Businesses are starting to make their data centers greener, and they are reaping benefits to their bottom line in the process. According to a new report from technology services provider CDW, 43 percent of IT professionals who have a data center consolidation strategy consider “green initiatives” to be a top consideration.

Respondents report that 32 percent of today’s data center purchases are energy friendly. These purchases have made data centers greener, with respondents reporting that:

  • 65 percent have virtualized servers and storage.
  • 60 percent have consolidated servers.
  • 46 percent have implemented hardware with newer, low-power or low-wattage processors.
  • 44 percent have implemented ENERGY STAR devices.
  • 31 percent have deployed power-efficient networking equipment.
  • 28 percent use energy-efficient and load-shedding uninterruptible power supplies (UPS).
  • 23 percent have implemented new cooling approaches, including in-aisle cooling, hot/cold aisle containment, water cooling and power/cooling management software.
  • 17 percent have increased use of hosted services.

In addition to being better for the environment, these tactics have provided tangible energy savings to organizations implementing them. For instance, respondents estimate that virtualized servers and storage in the data center have reduced energy consumption by 28 percent over previous power use. New cooling approaches are 22 percent more energy efficient than older cooling methods. Of those respondents who have a plan in place to manage data center power consumption, more than 70 percent in each industry sector (including business, nonprofit, government and education) say they have reduced their actual data center energy costs by at least 1 percent.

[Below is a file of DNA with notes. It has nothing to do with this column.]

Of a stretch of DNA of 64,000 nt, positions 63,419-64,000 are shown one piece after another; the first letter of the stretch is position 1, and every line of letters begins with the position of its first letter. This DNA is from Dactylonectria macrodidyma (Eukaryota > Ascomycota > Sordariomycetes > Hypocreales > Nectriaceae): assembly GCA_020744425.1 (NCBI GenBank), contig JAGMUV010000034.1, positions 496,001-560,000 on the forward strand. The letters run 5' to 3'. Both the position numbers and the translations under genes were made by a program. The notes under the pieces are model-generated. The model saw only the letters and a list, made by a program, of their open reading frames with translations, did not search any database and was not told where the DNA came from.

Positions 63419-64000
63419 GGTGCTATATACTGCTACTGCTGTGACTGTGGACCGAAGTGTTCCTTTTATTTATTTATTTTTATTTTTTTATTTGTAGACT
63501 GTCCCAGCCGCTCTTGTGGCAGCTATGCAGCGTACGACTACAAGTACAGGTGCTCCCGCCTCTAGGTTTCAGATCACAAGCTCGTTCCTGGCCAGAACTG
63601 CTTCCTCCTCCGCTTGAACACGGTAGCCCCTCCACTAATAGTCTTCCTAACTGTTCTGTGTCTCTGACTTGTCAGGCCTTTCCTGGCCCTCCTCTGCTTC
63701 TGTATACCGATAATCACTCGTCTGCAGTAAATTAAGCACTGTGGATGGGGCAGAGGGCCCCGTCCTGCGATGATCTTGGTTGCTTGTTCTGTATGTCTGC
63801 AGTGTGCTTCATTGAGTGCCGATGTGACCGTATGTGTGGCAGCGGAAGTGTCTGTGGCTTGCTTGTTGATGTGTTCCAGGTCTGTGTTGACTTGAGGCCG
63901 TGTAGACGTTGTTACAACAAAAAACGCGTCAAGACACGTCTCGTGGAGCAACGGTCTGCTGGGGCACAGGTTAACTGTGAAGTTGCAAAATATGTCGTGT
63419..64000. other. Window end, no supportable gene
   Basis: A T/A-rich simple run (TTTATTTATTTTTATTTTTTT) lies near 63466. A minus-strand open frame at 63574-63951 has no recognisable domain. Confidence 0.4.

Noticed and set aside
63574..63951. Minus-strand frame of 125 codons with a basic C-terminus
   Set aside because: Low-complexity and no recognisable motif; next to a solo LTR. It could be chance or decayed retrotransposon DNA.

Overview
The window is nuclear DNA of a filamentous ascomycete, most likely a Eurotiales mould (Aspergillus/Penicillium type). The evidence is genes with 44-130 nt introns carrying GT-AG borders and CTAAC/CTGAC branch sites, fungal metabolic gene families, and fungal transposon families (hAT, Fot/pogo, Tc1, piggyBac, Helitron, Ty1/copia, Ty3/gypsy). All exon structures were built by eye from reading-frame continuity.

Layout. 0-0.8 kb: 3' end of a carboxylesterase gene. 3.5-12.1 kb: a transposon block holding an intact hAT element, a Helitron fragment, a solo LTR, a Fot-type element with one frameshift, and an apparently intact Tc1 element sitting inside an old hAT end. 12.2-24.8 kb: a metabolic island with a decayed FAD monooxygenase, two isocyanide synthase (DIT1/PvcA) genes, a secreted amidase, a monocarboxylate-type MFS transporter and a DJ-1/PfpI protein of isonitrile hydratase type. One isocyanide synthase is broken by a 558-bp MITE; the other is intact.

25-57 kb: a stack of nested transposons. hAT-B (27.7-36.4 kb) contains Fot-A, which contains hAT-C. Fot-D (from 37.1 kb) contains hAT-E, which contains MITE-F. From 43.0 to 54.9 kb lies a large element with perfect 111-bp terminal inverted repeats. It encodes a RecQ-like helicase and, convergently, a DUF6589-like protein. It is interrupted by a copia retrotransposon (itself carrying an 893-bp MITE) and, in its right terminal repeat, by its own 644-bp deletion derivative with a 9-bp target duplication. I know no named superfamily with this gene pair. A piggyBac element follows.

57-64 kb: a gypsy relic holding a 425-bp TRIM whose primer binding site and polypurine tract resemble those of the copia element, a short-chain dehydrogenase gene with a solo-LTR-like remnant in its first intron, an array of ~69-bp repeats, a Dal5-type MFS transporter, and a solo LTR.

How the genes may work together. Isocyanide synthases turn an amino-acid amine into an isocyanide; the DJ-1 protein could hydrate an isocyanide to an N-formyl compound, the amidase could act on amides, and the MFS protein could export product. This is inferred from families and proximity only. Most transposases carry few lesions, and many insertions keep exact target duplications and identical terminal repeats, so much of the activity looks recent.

While cloud computing is a market basket of discrete technologies and services, it is entirely about IT efficiency

Interestingly, IT professionals also view cloud computing as a key to managing energy use, with 62 percent of respondents calling it an energy efficient method of data center consolidation, an increase of 15 percent since 2010. Greenbiz reported that cloud computing also can lead to indirect energy savings, which while less important to the business, can be significant to the environment overall. Since cloud computing makes remote data access simple, it can reduce the need for employees to travel to a physical office, resulting in reduced “emissions from commuting, as well as lowering other environmental impacts associated with maintaining office space,” CDW told Greenbiz.

“While cloud computing is a market basket of discrete technologies and services, it is entirely about IT efficiency, and as a strategy, it can deliver significant energy savings that will complement other solutions within the data center,” Norm Lillis, vice president of systems solutions at CDW, said in a press release.

What kinds of energy efficient solutions have you employed in your data center plans? Is cloud computing among them?

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